I found the weaving through of examples that illustrate how we shape our cities by doing something in the short-term, with the view of changing conditions for the long-term, to be immensely helpful in understanding the strategic nature of tactical urbanism. While any intervention that alters the urban landscape, such as yarn bombing a chain-link fence or adding life to an underpass with graffiti or paste-ups, can change people’s perceptions of a space, what makes tactical urbanism tactical is its efforts to shift thinking and patterns of development by demonstrating what is possible with a little creativity and often a whole lot of DIY smarts.

Throughout the book, Lydon and Garcia highlight examples in which an unsanctioned project was eventually supported by government—often a city’s planning or public works agency. This gradual shift from unsanctioned to sanctioned can ease some of the burden of project maintenance on volunteers while allowing cities to take leadership on facilitating bottom-up planning. However, the authors embrace the idea of having a spectrum of projects, from those steeped in DIY culture all the way to “tactical economies”, such as setting up pop-up businesses to attract private investment in a stagnant area. Not all tactical urbanism efforts will be okayed by government, and that should not necessarily be the end goal of citizens looking to test out urban interventions.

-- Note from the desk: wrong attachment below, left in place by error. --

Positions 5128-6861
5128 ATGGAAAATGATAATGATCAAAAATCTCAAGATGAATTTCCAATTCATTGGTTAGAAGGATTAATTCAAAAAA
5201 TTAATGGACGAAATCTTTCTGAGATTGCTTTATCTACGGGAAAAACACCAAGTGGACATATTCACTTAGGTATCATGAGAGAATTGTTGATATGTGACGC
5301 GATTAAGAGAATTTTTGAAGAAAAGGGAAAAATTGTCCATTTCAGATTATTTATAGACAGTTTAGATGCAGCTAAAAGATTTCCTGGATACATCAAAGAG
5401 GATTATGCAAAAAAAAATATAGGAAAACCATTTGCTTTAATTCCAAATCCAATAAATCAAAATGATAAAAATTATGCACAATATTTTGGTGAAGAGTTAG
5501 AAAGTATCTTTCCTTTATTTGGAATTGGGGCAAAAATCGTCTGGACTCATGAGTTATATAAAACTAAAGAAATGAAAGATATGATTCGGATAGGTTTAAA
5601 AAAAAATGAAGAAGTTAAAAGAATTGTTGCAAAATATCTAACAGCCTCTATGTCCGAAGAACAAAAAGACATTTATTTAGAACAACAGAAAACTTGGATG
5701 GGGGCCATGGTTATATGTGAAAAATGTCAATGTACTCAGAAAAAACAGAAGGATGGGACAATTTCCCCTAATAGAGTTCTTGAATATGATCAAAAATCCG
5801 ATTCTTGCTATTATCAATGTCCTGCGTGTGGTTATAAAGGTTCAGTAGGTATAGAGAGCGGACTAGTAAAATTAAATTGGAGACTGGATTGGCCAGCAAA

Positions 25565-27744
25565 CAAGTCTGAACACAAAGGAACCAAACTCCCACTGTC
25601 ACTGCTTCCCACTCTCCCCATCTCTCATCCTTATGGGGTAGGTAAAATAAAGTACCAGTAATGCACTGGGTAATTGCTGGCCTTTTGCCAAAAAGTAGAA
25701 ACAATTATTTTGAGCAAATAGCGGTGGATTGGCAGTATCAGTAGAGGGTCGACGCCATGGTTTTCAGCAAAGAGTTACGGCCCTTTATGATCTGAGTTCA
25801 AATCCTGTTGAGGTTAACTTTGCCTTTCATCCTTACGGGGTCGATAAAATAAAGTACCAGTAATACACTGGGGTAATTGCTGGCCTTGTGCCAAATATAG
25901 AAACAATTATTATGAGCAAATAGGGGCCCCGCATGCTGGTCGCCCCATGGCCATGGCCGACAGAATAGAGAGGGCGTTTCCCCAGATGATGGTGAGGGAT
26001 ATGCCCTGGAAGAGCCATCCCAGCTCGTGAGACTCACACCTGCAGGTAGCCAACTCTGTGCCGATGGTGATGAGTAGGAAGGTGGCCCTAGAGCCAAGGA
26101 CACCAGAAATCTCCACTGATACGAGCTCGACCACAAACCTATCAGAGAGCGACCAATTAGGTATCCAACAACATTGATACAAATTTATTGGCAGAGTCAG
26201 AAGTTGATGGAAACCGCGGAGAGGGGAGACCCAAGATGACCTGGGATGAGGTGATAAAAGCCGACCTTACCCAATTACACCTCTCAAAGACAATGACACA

This dance between citizen-led action and long-term policy change was a motif throughout the book, and one that I think has potential to provoke conversations about shifting public participation in planning from “show-and-tell” to deep collaboration. It was incredible to read about such a range of stories about projects that began as one-off, localized efforts but have now been scaled up or out by budging municipal policies. For example, on a recent visit to Portland, OR, I noticed that neighbourhood intersections were often adorned with murals:

Portland Sunnyside Plaza_credit daily.sightline.org

A welcoming intersection in Portland’s Sunnyside neighbourhood (Photo: Daily Sightline)